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Medullary Thyroid Carcinoma

Medically reviewed by Last updated on Jan 5, 2022.

What is medullary thyroid carcinoma?

  • Medullary thyroid carcinoma is also called MTC. It is a kind of tumor (abnormal growth) found in your thyroid gland. The thyroid gland is a small, butterfly-shaped organ in the front area of your neck. The tumor comes from a part of the thyroid gland called parafollicular cells, or C-cells. These cells make the hormone (special body chemical) calcitonin that controls the amount of calcium in your blood. You may be able to feel the tumor with your fingers and it may grow. The tumor may also be painless and you may not know it is there.
  • Normal cells in your body split and make more cells when needed. When cells grow and split without control or order, they often make too much tissue (tumor). These abnormal cells may grow in nearby healthy organs or tissue. They may also break away from the tumor, and spread to other parts of your body. Cancer that spreads is called metastasis, and it is harder to control. The chances of surviving MTC are better if it is found and treated early.

What causes medullary thyroid carcinoma?

MTC is most often caused by changes in your genes. Genes are little pieces of information that tell your body what to do or make. You may have been born with the genes that cause MTC. Having a close family member who has had MTC increases your risk for having this condition. Your cause of MTC may be unknown. The following may increase your risk of having MTC:

  • Thyroid disease: Having too much thyroid hormone or an autoimmune thyroid problem (your body attacks your thyroid).
  • Previous radiation therapy: Head or neck radiation therapy, earlier in life, increases your risk of having MTC.

What are the types of medullary thyroid carcinoma?

  • Sporadic: This is the most common type of MTC. This kind of MTC is not passed on by a family member, and the cause may be unknown. Women 40 years old and older may be at higher risk for this type of MTC.
  • Hereditary: These types of MTC may be passed on from parent to child. Your parents may pass on a mutated (changed) gene that increases your risk of having MTC.
    • Familial: This is more commonly found in adults 40 to 50 years of age. There are usually no other tumors or diseases linked to this type of MTC.
    • Multiple endocrine neoplasias: This is a condition when tumors are also found in other organs of your body that make hormones. These include your adrenal and parathyroid glands. Other disorders such as Hirschsprung disease and skin amyloidosis may come with this condition. Ask your caregiver for more information about these medical conditions.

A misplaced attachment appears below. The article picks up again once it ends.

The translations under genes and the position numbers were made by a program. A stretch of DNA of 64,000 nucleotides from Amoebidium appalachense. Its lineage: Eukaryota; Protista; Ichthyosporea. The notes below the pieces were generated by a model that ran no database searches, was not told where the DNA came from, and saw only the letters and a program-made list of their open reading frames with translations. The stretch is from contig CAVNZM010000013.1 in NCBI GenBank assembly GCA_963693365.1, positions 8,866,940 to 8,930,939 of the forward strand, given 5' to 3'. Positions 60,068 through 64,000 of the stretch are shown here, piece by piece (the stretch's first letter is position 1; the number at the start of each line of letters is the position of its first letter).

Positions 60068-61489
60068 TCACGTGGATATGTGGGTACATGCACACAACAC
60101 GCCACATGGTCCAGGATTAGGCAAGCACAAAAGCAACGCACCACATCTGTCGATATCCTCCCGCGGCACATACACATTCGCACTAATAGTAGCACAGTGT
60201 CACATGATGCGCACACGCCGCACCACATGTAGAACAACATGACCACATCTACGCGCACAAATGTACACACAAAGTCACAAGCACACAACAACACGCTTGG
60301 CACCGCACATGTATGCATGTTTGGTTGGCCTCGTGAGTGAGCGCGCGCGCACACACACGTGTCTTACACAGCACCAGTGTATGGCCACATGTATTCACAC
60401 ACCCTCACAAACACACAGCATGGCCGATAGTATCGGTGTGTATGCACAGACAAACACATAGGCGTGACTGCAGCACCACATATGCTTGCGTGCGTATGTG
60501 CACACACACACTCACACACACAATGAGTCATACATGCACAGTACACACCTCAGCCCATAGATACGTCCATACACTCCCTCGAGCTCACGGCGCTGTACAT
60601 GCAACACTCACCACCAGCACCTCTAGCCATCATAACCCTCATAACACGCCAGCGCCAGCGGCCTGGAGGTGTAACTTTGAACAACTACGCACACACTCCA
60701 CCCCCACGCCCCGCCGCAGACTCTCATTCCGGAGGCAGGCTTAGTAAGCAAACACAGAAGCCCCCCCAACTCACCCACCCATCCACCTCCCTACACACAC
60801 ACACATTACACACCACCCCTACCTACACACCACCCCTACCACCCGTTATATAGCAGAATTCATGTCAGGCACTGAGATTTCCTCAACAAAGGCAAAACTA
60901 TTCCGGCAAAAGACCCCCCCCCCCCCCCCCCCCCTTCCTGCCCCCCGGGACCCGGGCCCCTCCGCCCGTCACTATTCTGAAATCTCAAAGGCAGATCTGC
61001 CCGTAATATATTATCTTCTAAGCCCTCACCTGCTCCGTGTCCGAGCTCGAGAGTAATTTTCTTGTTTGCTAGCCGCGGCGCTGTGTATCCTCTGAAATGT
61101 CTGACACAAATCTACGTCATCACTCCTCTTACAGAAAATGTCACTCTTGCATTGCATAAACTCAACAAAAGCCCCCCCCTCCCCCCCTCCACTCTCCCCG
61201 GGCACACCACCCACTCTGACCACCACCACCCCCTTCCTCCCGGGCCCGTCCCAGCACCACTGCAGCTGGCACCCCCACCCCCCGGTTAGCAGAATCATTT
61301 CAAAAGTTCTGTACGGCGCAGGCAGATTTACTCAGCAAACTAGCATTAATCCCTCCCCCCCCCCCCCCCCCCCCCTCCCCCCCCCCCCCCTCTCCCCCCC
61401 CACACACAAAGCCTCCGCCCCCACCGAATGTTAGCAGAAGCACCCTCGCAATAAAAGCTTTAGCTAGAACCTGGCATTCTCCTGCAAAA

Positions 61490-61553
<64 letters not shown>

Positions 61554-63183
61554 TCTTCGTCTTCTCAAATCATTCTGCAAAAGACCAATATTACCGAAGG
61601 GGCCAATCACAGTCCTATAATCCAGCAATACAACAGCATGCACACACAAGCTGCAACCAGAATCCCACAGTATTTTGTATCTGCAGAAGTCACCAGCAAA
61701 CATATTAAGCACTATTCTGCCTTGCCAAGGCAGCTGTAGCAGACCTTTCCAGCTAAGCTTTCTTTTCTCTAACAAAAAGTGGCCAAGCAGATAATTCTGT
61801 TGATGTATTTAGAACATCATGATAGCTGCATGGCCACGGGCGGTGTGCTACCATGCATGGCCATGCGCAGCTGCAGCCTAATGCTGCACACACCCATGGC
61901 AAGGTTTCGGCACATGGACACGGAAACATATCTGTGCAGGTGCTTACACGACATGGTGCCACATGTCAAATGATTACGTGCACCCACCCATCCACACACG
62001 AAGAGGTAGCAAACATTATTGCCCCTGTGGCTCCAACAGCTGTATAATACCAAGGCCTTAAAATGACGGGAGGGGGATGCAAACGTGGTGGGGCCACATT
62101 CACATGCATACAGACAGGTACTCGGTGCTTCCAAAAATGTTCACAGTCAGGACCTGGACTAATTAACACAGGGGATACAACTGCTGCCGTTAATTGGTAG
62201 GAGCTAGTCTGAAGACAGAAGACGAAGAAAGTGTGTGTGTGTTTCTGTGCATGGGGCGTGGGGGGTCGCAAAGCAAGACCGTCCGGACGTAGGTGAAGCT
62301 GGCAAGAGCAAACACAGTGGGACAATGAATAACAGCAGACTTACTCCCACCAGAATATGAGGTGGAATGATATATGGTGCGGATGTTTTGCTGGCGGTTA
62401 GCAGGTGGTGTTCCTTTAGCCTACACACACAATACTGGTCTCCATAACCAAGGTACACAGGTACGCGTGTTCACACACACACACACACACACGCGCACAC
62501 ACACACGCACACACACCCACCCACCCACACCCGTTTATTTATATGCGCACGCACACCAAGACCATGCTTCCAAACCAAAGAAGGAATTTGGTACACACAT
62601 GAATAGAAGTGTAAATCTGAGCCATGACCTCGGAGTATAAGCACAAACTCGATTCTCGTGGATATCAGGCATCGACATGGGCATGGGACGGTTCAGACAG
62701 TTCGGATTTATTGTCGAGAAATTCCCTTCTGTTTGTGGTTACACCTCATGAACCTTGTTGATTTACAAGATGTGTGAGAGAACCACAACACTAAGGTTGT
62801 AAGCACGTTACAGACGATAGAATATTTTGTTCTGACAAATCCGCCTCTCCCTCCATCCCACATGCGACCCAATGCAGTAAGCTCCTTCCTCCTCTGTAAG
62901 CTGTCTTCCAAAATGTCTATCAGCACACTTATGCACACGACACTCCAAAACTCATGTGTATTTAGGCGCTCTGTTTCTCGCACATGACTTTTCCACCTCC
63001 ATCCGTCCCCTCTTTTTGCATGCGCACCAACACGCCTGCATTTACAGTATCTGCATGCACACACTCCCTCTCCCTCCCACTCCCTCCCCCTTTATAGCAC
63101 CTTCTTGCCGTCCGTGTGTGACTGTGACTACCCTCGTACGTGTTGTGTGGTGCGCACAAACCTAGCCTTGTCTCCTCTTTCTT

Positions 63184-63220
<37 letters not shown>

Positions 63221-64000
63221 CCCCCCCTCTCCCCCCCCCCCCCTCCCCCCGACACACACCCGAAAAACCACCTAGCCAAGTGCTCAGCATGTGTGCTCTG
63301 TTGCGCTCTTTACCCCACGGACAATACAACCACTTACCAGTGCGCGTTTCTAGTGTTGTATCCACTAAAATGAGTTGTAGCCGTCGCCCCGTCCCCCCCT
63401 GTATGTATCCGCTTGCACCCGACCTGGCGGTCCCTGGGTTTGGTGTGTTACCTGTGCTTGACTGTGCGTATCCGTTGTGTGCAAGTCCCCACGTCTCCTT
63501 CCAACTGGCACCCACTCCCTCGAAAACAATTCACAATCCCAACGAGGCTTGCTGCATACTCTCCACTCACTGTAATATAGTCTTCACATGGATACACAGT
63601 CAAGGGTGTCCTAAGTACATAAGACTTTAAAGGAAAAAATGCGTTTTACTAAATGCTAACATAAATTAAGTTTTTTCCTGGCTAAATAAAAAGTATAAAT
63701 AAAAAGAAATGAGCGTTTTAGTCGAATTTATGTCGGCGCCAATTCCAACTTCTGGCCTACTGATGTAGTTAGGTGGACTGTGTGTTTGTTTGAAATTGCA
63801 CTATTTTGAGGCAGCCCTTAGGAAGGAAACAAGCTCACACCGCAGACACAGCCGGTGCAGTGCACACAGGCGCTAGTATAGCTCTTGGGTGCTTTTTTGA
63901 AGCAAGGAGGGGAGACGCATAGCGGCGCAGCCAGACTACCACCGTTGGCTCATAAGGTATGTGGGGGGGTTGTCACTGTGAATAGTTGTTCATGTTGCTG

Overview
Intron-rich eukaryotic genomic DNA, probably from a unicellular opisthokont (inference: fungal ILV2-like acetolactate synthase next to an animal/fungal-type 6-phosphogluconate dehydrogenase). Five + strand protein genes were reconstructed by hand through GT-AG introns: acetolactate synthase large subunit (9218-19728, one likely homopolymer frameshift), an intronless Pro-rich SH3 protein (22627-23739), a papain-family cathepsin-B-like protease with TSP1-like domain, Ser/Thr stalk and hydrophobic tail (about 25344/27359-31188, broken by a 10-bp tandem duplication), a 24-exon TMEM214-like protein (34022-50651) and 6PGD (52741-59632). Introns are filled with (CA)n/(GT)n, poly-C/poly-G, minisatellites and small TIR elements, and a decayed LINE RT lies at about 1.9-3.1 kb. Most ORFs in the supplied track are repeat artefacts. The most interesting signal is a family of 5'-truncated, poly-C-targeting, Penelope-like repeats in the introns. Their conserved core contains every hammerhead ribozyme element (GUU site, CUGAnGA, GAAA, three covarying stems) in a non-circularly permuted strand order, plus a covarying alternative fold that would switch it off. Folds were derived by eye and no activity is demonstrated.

What are the signs and symptoms of medullary thyroid carcinoma?

You may have no signs or symptoms of MTC at first. Over time, you may have one or more lumps (nodules or goiters) in your neck. You may also have any of the following:

  • Bone pain.
  • Flushed (red) skin.
  • Hoarse (rough) voice.
  • Increased fat on your neck, collar area, and back with puffiness of your face.
  • Trouble swallowing.
  • Diarrhea (loose, watery bowel movements).
  • Shortness of breath or noisy breathing, especially when breathing in.

How is medullary thyroid carcinoma diagnosed?

Your caregiver will ask you about your health history. This includes information on what signs and symptoms you have, and when they started. You may also be asked about your family's health. Your caregiver will look and feel for lumps or other signs of problems on your neck. You may also need any of the following tests:

  • 24 hour urine test: During this test you will need to collect all of your urine for 24 hours. You will urinate into a container and the urine will be put into a jug. The jug will need to be kept cold. If you urinate during the night, you will need to save that urine. Caregivers will measure and record how much you urinate. At the end of 24 hours, the urine will be sent to a lab for tests.
  • Blood tests: You may need blood taken to give caregivers information about how your body is working. The blood may be taken from your hand, arm, or IV.
  • Fine-needle biopsy: This is a procedure where a very small piece of your thyroid gland is taken for tests. Your caregiver may use medicine to numb the front part of your neck. A small needle is used to get the tissue sample from your thyroid gland. After the sample is collected, a bandage may cover the biopsy area. The sample is sent to the lab for tests.
  • Genetic screening: This may be done to confirm if you or other family members have MTC. This will also give your caregiver more information on how to treat your condition.
  • Imaging tests: Certain tests use a special dye to help pictures show up better. People who are allergic to iodine or shellfish (lobster, crab, or shrimp) may be allergic to some dyes. Tell your caregiver if you are allergic to shellfish, or have other allergies or medical conditions.